As shown in FIG. 13, the lower ends of mounting blocks 302 and 303 extend down along and abut the outer surfaces of box beams 143 and 142, respectively, to support the cab support beams 300 and 301 in a horizontal plane or at right angles to vertical beams 143 and 142. The outer ends of beams 300 and 301 are connected by a cross brace 312, which is connected at its mid-point to the transverse brace 304 by a longitudinally extending stiffener brace 313.
Telescoped over the box beams 300 and 301 are outer beams 310 and 311 which support the movable portion 316 of the cab assembly. For ease of description, the telescoping outer beams 310 and 311 are shown in phantom lines in the retracted position. The outer or movable end 316 of the cab assembly is shown in solid lines, removed from the beams 300 and 301 for ease of illustration. A hydraulic cylinder 315 is located beneath the beam 313 to extend and retract outer end 316 of the cab assembly at a 45° angle relative to the tunnel axis. Each of the box beams 300 and 301 mounts a plurality of bearing pads 299 on its upper side and lower surfaces, which may be formed of Oilon, plastic or the like. The pads 299 permit outer beams 310 and 311 to telescope or slide over the inner beams 300 and 301 in response to actuation of the cylinder 315. The outer end 316 of cab assembly 14 also includes a rotatable outer deck section 320. Deck section 320 includes a transverse beam 321 which is supported for angular movement relative to a center pivot shaft 322, which, as best seen in FIG. 19, is a shaft supported by upper and lower trunnions 323 and 324. The trunnions 323 and 324 are mounted on cross braces 325 and 326 which extend between the outer telescoping beams 310 and 311. A pair of angularly movable support members 330 and 331 are joined together at the inner ends by a top gusset plate 332, which is carried by the trunnion 323. On the underside of the beams 330 and 331 is a similar gusset plate 334, which serves to reinforce the juncture of members 330 and 331. The outer ends of members 330 and 331 are joined by the transverse beam 321, which may receive a rubber bumper (not shown) and is adapted to engage the side of the aircraft immediately below the door. Each of the angularly movable members 330 and 331 is braced by an angled beam (only one shown in FIG. 19) 340, joined through gusset plate 341 to the lower trunnion 324. A vertical brace 341' extends between angled beam 340 and upper beam 331 to provide a rigid assembly, cantilevered off of the trunnions and angularly movable between defined limits.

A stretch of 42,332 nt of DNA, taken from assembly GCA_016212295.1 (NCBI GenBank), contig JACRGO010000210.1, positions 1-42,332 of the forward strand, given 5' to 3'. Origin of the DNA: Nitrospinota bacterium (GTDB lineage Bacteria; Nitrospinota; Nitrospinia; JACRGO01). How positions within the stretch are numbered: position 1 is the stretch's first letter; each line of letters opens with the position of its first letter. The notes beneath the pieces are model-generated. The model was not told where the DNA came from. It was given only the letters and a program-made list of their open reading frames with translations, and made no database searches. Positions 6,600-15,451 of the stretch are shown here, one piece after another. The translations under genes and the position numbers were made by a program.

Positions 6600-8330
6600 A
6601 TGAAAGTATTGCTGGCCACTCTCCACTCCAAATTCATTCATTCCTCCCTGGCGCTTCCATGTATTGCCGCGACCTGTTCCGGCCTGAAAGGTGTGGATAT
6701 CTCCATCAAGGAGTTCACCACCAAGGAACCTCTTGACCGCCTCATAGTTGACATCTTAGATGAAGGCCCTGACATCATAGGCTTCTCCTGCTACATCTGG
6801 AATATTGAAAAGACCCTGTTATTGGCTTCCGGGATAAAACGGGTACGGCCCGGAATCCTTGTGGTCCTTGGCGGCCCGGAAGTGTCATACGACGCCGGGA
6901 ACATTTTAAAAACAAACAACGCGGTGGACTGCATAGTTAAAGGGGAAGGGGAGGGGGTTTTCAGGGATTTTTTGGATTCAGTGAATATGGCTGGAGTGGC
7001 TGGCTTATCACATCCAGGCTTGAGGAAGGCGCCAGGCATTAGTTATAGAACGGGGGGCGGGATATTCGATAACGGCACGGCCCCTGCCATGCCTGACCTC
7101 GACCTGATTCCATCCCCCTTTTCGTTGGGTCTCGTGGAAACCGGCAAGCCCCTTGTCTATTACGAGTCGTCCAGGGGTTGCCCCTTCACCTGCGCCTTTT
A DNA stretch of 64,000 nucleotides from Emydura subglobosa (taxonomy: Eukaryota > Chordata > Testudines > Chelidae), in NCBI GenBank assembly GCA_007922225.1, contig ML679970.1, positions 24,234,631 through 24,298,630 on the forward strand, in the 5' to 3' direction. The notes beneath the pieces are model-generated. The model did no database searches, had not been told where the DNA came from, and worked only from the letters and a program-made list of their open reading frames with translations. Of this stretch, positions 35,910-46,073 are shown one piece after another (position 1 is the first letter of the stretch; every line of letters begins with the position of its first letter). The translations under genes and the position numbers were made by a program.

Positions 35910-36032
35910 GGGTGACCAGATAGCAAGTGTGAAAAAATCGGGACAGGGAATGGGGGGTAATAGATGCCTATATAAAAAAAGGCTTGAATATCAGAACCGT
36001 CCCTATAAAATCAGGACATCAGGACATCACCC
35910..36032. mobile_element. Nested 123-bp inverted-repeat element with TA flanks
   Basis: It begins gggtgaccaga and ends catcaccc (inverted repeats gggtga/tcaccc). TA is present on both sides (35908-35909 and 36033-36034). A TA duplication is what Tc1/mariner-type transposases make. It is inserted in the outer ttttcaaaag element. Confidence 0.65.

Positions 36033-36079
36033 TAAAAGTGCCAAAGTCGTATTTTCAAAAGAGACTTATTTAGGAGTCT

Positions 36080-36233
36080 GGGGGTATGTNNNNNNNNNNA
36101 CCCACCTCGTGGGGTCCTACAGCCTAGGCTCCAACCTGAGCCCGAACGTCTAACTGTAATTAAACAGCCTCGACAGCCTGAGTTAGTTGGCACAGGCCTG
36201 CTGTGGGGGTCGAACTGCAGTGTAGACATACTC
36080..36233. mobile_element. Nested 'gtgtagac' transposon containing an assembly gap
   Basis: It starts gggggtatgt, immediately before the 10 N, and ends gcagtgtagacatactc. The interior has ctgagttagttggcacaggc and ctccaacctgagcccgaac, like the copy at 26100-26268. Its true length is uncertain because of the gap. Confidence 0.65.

Transverse beam 321 at the outer end of the cab is provided with side beams 342 and 343 which are joined to angular beams 344 and 345, respectively. These beams mount the walls of the cab assembly and carry the load of the passengers. Load forces are passed back to the drive column assemblies 122 and 123 through beams 310 and 311 and beams 300 and 301. The deck section 320 is angularly movable through a 30° arc about the shaft 322 by any conventional hydraulic or other means (not shown). Thus, slight misalignment between the aircraft and the outer end of the passenger loading bridge may be accommodated.